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30 December 2019 Share

Argentina begins to apply the Tourist Dollar for purchases and trips abroad



The regulation, published last Saturday, December 27, in the Official Gazette of Argentina, includes the so-called “30% tax” for the purchase of dollars or for the new framework that will govern the personal property tax. In this way, a 30% increase will be applied for all transactions, either for savings as well as for credit card purchases abroad, in any expense that is in dollars.

We cleared a very frequent question that arose after the regulation was approved: what happens if you have made a purchase in dollars, but the 30% charge has not yet been made?

If the individual has saved dollars and pays in dollars, the tax does not apply. But if you don't have dollars and pay in pesos, the tax does apply.

According to President Alberto Fernández, the measure aims to strengthen public coffers, seeking to compensate for the depreciation that the currency has accumulated since January 2018. The current chief of staff, Santiago Cafiero, added that the lien aims to "take care of the dollars that the Argentine economy and revive the local tourism industry".
However, there was a change at the last moment with regard to the application of the levy in the sale of tickets abroad.

During an extensive debate in Deputies, it was determined that the 30% tax was not going to be applied to the acquisition of land, water and air passenger transport services as long as said operation does not require intervention by the Single Exchange-Free Market.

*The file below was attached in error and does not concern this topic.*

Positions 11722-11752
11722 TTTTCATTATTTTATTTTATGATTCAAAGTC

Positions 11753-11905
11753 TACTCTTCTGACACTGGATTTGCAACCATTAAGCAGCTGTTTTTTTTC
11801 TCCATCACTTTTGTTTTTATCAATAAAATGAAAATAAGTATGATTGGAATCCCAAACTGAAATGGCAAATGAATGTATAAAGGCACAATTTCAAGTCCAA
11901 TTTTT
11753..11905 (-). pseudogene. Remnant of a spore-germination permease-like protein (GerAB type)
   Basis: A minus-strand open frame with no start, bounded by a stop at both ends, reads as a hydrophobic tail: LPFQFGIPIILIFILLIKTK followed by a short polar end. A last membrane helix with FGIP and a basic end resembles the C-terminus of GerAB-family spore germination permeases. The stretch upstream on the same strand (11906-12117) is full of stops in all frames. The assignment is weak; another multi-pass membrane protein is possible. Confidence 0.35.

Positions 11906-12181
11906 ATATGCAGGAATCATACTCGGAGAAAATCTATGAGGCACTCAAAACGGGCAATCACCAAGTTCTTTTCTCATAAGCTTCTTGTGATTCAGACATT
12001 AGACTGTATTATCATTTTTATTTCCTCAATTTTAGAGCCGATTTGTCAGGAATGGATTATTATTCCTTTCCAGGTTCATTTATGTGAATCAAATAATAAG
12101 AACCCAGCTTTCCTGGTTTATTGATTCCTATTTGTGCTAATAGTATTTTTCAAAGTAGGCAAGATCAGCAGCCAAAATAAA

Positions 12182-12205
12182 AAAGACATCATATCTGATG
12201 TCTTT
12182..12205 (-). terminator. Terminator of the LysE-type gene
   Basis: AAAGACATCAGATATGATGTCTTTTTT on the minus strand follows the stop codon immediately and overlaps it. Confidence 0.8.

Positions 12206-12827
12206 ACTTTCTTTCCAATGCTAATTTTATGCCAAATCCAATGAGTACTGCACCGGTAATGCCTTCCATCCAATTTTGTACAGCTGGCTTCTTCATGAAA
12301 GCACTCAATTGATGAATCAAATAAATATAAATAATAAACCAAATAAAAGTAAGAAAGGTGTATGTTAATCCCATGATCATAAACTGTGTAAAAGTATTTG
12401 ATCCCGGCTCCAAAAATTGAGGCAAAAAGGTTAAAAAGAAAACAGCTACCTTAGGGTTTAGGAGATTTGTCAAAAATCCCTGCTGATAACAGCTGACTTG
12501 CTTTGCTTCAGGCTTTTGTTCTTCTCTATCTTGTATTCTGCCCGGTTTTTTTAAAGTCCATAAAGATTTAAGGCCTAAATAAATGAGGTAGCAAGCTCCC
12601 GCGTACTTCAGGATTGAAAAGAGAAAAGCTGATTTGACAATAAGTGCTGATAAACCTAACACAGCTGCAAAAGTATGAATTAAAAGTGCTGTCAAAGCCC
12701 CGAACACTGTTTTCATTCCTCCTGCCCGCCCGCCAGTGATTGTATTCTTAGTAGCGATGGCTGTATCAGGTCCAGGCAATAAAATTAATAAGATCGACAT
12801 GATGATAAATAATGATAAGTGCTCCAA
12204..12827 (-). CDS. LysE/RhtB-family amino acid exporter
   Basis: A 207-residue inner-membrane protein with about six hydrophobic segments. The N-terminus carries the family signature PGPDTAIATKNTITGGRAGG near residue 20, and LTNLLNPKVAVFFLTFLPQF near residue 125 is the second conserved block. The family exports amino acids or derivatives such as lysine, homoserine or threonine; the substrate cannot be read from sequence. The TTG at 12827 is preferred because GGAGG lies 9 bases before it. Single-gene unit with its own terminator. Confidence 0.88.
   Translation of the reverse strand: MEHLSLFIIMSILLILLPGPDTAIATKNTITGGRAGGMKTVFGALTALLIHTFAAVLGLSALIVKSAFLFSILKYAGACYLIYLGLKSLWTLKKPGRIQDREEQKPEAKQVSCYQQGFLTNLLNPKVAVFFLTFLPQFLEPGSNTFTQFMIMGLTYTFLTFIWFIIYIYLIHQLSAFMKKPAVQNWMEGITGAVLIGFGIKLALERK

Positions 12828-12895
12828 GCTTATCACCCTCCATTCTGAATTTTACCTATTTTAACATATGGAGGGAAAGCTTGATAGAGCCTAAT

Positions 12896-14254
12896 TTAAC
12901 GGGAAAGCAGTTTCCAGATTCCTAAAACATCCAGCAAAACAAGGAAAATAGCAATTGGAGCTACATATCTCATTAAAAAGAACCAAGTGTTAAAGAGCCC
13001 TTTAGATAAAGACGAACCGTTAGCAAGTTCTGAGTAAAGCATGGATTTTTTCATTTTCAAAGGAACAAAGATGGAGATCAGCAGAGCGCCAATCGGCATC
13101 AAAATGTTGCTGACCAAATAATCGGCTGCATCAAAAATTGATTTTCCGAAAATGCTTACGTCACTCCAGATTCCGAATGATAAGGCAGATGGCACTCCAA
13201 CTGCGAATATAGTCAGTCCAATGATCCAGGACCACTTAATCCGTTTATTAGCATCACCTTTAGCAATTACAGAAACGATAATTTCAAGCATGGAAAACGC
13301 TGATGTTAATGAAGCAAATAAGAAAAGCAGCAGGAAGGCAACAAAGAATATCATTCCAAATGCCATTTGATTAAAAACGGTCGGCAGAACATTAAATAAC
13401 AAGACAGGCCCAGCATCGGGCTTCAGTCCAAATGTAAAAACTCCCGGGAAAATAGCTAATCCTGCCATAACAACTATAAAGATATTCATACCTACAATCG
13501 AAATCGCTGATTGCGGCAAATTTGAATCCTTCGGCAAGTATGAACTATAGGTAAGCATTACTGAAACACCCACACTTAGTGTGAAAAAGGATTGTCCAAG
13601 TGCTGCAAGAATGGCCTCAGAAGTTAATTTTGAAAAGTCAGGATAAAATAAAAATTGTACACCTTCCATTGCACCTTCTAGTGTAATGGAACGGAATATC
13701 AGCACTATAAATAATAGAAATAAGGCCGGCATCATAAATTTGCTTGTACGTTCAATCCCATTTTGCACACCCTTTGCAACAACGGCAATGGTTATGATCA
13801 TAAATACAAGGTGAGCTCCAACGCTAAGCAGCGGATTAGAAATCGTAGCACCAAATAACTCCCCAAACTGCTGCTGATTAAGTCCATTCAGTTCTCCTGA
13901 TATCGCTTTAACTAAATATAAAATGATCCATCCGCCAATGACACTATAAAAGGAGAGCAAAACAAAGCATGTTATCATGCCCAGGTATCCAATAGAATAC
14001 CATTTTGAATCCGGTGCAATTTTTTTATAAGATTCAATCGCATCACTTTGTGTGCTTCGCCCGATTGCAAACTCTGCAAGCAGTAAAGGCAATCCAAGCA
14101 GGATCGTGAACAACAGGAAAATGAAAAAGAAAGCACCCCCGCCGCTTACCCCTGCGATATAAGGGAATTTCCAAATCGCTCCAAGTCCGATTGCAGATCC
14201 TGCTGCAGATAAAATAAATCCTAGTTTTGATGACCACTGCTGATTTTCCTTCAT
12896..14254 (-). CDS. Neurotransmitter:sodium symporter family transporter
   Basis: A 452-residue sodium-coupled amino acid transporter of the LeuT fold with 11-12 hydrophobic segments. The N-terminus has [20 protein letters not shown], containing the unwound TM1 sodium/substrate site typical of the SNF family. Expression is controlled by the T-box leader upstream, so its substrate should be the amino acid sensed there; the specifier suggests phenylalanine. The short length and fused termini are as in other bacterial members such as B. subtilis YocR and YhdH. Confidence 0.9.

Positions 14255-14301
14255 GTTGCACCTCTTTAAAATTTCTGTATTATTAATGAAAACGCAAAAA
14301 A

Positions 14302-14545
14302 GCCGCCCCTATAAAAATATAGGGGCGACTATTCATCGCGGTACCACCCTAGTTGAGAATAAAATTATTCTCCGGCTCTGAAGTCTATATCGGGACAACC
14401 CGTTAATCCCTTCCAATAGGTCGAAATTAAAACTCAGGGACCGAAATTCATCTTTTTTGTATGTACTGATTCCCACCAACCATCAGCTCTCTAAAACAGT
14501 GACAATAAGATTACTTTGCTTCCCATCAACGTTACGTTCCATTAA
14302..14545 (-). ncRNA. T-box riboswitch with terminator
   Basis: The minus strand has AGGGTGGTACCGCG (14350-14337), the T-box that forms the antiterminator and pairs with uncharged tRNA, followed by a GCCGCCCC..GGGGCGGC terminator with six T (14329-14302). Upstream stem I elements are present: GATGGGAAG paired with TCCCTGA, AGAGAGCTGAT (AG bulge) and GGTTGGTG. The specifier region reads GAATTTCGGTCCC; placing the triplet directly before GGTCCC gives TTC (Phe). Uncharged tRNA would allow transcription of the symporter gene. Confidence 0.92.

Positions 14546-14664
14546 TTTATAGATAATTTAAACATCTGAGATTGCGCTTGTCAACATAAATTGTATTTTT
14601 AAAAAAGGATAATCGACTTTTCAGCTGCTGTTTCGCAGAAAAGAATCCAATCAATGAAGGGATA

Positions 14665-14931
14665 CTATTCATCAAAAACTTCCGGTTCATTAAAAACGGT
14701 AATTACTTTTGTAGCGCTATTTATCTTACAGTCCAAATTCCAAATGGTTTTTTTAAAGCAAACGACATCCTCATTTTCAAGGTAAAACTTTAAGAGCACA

As a quick solution to this measure, our country has decided to issue prepaid cards that present benefits for tourists: they are given at the moment in more than 1000 stores and are accepted throughout the country, in addition to the return of taxes, but the VAT refund is still under discussion.

The tourist interested in using this plastic money only has to arrive at the collection branch with their Argentine pesos, buy a card with a quote that fits as much as possible to suit them. Then, you just have to use it to pay instead of using cash: that's how you receive the Financial Inclusion bonuses that any Uruguayan tourist gets” Álvaro Moré, director of Young & Rubicam

The law also applies strong tax pressure and gives the government the possibility of raising taxes on grain and oil exports, given that the agricultural sector was the only one that grew despite the 2018 crisis.

The measure has already generated rapidity with the agricultural sector and it is expected that, in Uruguay, it will affect as little as possible the income of Argentines (around 400 thousand - 500 thousand in season) as well as the permanence of the travel agencies that are the First to retire when warning that the tourist harvest, will not be able to meet your expectations.

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